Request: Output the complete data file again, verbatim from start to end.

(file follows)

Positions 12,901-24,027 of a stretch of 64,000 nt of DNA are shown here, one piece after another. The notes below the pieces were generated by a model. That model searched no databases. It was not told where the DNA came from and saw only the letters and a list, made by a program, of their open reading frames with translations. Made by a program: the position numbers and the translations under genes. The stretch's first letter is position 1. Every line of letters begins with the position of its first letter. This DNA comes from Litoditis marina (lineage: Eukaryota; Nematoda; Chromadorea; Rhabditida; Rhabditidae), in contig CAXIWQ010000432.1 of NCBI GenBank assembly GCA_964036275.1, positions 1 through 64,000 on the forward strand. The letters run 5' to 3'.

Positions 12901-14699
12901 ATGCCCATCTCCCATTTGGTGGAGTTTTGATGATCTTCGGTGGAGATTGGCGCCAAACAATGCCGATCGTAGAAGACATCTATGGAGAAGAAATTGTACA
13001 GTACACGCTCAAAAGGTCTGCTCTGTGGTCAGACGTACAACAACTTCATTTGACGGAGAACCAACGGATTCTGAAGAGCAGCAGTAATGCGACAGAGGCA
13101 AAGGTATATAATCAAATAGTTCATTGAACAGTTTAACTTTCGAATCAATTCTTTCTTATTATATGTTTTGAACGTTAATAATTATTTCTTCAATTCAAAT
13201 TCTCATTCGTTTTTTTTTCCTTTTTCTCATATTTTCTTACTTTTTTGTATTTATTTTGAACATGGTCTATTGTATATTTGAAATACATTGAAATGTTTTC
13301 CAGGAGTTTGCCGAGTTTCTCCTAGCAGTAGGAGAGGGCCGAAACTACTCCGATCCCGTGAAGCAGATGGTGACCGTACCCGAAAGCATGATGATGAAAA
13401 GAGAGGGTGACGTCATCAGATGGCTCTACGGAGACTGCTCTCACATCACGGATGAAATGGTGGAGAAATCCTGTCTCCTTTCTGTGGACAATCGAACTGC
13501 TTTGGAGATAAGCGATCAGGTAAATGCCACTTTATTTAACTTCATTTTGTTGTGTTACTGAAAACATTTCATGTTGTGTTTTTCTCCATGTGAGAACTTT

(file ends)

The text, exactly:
Positions 12,901-24,027 of a stretch of 64,000 nt of DNA are shown here, one piece after another. The notes below the pieces were generated by a model. That model searched no databases. It was not told where the DNA came from and saw only the letters and a list, made by a program, of their open reading frames with translations. Made by a program: the position numbers and the translations under genes. The stretch's first letter is position 1. Every line of letters begins with the position of its first letter. This DNA comes from Litoditis marina (lineage: Eukaryota; Nematoda; Chromadorea; Rhabditida; Rhabditidae), in contig CAXIWQ010000432.1 of NCBI GenBank assembly GCA_964036275.1, positions 1 through 64,000 on the forward strand. The letters run 5' to 3'.

Positions 12901-14699
12901 ATGCCCATCTCCCATTTGGTGGAGTTTTGATGATCTTCGGTGGAGATTGGCGCCAAACAATGCCGATCGTAGAAGACATCTATGGAGAAGAAATTGTACA
13001 GTACACGCTCAAAAGGTCTGCTCTGTGGTCAGACGTACAACAACTTCATTTGACGGAGAACCAACGGATTCTGAAGAGCAGCAGTAATGCGACAGAGGCA
13101 AAGGTATATAATCAAATAGTTCATTGAACAGTTTAACTTTCGAATCAATTCTTTCTTATTATATGTTTTGAACGTTAATAATTATTTCTTCAATTCAAAT
13201 TCTCATTCGTTTTTTTTTCCTTTTTCTCATATTTTCTTACTTTTTTGTATTTATTTTGAACATGGTCTATTGTATATTTGAAATACATTGAAATGTTTTC
13301 CAGGAGTTTGCCGAGTTTCTCCTAGCAGTAGGAGAGGGCCGAAACTACTCCGATCCCGTGAAGCAGATGGTGACCGTACCCGAAAGCATGATGATGAAAA
13401 GAGAGGGTGACGTCATCAGATGGCTCTACGGAGACTGCTCTCACATCACGGATGAAATGGTGGAGAAATCCTGTCTCCTTTCTGTGGACAATCGAACTGC
13501 TTTGGAGATAAGCGATCAGGTAAATGCCACTTTATTTAACTTCATTTTGTTGTGTTACTGAAAACATTTCATGTTGTGTTTTTCTCCATGTGAGAACTTT